Trouble is that for too many people their innate common sense is shackled by the trite superstitions of yesteryear.

    Atheism results from sound judgment.

    Theism results from believing the exaggerated fancies of past eccentrics, compounded and repeated by the unquestioning credulous.

    We invite Tzuriel to join us. We suspect that you are surrounded by family and friends, older and younger, who believe in the supernatural—-and, puzzled, you may ask yourself: “how, if I was to accept the inevitability of non-theism, they can all be wrong, and only me right?”

    And yet it can be so. Bertrand Russell knowingly said that even if a million people believe a foolish thing it is still a foolish thing.

  10. Tzuriel Says:

    I suddenly feel like those characters in fantasy movies who have like the bad guy on one side saying, “Join us!” and the good guys saying “Nooo!!!” as they see him hesitate. Or the other way around. Doesn’t matter. It makes me laugh. Of course, it could just be my inflated ego.

    TM, I cannot yet accept your invitation, though I thank you for offering it. Even were I to abandon religion, I could never try to fight against it. I’ll always encourage learning, so if that is fighting theism, then I guess I will. But I don’t think it does.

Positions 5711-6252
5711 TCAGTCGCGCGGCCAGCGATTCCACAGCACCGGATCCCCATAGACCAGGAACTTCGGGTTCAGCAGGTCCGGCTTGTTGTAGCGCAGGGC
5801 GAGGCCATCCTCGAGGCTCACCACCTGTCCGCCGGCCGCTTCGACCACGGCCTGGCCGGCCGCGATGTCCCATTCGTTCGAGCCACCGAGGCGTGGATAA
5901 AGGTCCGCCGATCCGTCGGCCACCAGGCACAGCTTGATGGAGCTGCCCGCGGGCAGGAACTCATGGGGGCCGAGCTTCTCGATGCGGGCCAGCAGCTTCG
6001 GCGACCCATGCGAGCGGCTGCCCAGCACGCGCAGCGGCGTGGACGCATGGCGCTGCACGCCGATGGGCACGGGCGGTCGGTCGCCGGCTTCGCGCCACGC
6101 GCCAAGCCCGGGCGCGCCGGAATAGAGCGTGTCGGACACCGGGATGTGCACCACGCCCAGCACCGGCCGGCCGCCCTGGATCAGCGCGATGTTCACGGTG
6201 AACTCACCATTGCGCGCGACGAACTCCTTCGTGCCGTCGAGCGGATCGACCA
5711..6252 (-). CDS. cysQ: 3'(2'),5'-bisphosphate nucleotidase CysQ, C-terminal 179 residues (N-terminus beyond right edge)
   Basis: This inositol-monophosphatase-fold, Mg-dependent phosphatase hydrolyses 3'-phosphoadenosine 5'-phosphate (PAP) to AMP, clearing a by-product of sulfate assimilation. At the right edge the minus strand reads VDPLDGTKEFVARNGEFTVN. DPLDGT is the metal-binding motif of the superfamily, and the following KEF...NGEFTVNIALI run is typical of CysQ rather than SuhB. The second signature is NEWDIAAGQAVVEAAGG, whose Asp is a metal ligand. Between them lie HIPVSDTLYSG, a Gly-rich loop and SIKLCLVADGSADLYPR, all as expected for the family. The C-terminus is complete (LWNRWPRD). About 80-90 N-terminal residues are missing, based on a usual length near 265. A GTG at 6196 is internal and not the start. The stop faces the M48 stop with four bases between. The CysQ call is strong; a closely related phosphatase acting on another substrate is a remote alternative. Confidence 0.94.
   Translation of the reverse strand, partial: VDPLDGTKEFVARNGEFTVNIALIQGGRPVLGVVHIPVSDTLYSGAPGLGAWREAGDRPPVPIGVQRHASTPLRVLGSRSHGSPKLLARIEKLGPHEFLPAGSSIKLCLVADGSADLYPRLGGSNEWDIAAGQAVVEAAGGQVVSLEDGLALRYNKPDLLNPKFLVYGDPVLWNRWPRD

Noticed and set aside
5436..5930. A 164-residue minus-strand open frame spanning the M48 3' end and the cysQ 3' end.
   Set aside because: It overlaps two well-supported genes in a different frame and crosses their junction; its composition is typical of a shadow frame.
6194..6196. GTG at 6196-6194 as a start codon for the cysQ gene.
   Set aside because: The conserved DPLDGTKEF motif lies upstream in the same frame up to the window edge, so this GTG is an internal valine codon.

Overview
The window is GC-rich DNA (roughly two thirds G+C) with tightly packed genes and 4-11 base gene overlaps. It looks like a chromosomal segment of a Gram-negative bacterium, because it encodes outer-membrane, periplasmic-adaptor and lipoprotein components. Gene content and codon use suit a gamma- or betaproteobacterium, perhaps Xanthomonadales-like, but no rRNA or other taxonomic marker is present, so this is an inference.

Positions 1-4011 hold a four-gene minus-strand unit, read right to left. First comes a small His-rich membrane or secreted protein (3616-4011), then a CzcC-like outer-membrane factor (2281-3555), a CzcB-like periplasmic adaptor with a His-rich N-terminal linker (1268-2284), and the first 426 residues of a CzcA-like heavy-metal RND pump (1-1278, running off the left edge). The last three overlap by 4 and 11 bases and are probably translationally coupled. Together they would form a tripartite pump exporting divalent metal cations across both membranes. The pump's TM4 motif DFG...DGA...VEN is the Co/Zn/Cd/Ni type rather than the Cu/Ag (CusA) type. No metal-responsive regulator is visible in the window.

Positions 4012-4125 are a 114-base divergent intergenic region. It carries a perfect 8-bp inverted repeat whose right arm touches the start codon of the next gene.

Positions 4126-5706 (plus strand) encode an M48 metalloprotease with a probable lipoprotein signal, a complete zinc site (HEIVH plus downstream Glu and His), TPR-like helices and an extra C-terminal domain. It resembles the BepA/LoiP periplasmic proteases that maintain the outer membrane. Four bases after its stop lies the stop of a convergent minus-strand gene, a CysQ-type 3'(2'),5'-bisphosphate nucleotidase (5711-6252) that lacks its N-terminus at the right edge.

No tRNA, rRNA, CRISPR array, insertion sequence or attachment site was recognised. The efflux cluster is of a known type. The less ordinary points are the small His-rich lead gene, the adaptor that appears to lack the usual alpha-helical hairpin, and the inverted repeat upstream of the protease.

Bertrand Russell has a point, and I feel very strongly the weight of my decision. Either way, I have much to lose and much to gain. I’ve tried to make it that way, however, because this is a decision I will not allow myself to make lightly. However, Bertrand Russell’s point applies to all groups, not just religious ones. One of the greatest reasons for my current disillusionment with religion is the claim that each has “the one truth.” I find it hard to take seriously anyone with this claim. In about a week, school will be out for the season and I will dedicate myself to investigating this matter and decision fully. We’ll see what happens.


    I would be very happy to see that on religious books in secular stores. It would entertain me immensely. Perhaps we’ll put that on our rewrite Bible? It would look something like this:

    The Bible
    A Rewrite

    This may all be bullshit!